The goal of the safeguards program is to ensure that IAEA member states are providing accurate declarations of their nuclear activities and stockpiles, and that there are no undeclared operations taking place or materials being produced, said senior safeguards analyst Diane Fischer.

She likened trying to discover evidence of secret activity involving microscopic material to trying to find a particular type of jelly bean among hundreds or thousands of jelly beans spread across all eight halls of the conference center in Barcelona.

"You can imagine this is a pretty daunting task.  It's going to take a lot of time and you don't ever know when to stop," Fischer said.  "This is what we face every single day when we ask our laboratories to analyze and look for microscopic particles of uranium and plutonium on our swipe samples."

Those cotton swipes, applied directly by IAEA safeguards personnel to equipment in nuclear facilities, can tell the agency whether nuclear material is uranium or plutonium, whether it has been irradiated and whether it is weapon-grade, Fischer said.

It can be a tricky process -- sometimes agency staffers are faced with rooms that have been emptied of equipment or facilities that have been demolished, leaving them to determine the best remaining source for swipe material.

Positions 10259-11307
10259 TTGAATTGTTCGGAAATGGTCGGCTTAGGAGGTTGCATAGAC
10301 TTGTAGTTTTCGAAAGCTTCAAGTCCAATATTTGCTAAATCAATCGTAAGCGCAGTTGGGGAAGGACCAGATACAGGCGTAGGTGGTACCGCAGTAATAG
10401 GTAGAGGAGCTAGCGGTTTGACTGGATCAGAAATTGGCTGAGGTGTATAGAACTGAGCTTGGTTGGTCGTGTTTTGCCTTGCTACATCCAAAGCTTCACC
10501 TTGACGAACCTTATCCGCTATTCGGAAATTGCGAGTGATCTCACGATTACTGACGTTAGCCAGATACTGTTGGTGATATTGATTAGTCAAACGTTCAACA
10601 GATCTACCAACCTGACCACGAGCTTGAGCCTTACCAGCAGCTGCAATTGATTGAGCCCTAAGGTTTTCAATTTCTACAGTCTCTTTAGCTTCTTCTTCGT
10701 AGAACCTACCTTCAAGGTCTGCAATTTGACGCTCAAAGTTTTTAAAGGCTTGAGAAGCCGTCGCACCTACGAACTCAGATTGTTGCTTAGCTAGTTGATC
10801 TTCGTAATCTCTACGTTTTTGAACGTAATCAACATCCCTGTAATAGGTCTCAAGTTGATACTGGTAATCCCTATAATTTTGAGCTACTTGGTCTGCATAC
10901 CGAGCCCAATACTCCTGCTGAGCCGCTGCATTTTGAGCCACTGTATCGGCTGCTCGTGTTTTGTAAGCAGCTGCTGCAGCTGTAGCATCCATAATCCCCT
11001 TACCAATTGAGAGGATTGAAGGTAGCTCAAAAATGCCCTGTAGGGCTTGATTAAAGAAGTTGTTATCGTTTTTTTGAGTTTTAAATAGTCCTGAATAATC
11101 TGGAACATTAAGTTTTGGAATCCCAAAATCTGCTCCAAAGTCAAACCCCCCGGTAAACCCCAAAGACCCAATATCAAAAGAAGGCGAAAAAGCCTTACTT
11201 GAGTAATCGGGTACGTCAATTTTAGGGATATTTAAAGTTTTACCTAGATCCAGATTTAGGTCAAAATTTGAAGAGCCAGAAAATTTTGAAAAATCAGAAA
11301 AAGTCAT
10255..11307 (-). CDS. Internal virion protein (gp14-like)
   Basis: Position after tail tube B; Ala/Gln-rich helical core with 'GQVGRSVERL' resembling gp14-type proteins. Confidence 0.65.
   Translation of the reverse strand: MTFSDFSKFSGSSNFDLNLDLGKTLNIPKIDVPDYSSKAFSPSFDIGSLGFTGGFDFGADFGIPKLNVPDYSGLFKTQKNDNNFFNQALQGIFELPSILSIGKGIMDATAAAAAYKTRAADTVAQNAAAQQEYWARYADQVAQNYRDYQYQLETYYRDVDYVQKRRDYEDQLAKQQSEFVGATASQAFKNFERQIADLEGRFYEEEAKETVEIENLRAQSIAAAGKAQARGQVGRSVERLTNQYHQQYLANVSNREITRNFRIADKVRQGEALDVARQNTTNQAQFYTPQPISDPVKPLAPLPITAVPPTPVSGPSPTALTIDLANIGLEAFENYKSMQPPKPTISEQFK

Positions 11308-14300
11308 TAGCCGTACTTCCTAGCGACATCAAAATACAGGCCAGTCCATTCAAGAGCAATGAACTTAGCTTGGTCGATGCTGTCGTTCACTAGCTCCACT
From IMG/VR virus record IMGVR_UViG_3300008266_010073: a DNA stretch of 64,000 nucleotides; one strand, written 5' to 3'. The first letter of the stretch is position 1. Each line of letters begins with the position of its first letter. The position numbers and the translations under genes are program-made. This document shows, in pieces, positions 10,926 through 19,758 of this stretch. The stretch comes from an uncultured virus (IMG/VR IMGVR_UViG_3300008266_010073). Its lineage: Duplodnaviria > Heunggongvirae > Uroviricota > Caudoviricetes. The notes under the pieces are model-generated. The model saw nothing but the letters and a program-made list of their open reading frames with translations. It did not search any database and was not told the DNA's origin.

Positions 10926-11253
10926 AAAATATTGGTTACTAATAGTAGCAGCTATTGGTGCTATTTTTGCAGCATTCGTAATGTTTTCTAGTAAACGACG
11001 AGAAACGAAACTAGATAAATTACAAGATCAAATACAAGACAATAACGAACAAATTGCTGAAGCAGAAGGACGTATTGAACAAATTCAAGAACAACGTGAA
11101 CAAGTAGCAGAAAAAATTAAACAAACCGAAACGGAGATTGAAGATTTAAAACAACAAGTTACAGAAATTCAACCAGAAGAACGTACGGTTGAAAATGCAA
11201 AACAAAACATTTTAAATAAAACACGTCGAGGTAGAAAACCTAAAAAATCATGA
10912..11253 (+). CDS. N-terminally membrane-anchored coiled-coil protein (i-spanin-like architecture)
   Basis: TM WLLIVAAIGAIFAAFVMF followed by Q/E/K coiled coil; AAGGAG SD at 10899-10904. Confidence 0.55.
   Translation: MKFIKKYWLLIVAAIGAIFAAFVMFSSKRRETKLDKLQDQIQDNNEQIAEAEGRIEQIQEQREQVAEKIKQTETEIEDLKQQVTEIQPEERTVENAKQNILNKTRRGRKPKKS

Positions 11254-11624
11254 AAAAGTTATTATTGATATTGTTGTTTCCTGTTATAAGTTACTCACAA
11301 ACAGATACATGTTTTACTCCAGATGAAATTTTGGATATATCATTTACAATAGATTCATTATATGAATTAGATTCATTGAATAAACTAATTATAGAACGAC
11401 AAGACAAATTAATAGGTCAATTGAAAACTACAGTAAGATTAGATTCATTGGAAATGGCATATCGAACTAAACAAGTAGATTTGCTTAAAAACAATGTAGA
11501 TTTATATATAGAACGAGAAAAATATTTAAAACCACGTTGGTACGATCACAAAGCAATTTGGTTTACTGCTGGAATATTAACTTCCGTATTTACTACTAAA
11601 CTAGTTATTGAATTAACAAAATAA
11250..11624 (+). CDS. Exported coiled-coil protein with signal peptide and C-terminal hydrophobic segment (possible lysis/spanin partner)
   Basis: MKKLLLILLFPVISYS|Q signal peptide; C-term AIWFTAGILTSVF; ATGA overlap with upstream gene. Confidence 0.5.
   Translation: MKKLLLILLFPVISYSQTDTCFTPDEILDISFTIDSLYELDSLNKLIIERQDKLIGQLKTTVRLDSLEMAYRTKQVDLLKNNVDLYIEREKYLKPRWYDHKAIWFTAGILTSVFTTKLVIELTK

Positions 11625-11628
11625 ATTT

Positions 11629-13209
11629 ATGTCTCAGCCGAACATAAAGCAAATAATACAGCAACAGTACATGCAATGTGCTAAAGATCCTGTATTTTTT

Samples are shipped for analysis at an IAEA laboratory near Vienna, Austria, along with 14 partner facilities in the Finland, Japan, Russia, the United Kingdom, the United States and other nations.  There, they undergo testing by highly sensitive techniques to detect uranium or plutonium.  All findings must be confirmed by two laboratories.

"Unlike CSI, when a piece of paper rolls off your machine, you don't look at it and say, ‘Oh my God, there's HEU from some country," Fischer said.

Instead, the results are studied and evaluated alongside the state declarations regarding their nuclear activities, inspectors' reports, publicly available information and other data to achieve a clear picture of a nation's atomic operations, she said.  The ultimate goal is to ensure those activities are peaceful.

July 22, 2008
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BARCELONA, Spain -- Nuclear forensics is a bit like the work done by the investigators of "CSI," except the substance in question is not blood but potentially dangerous radioactive material, specialists in the field said yesterday (see GSN, June 20).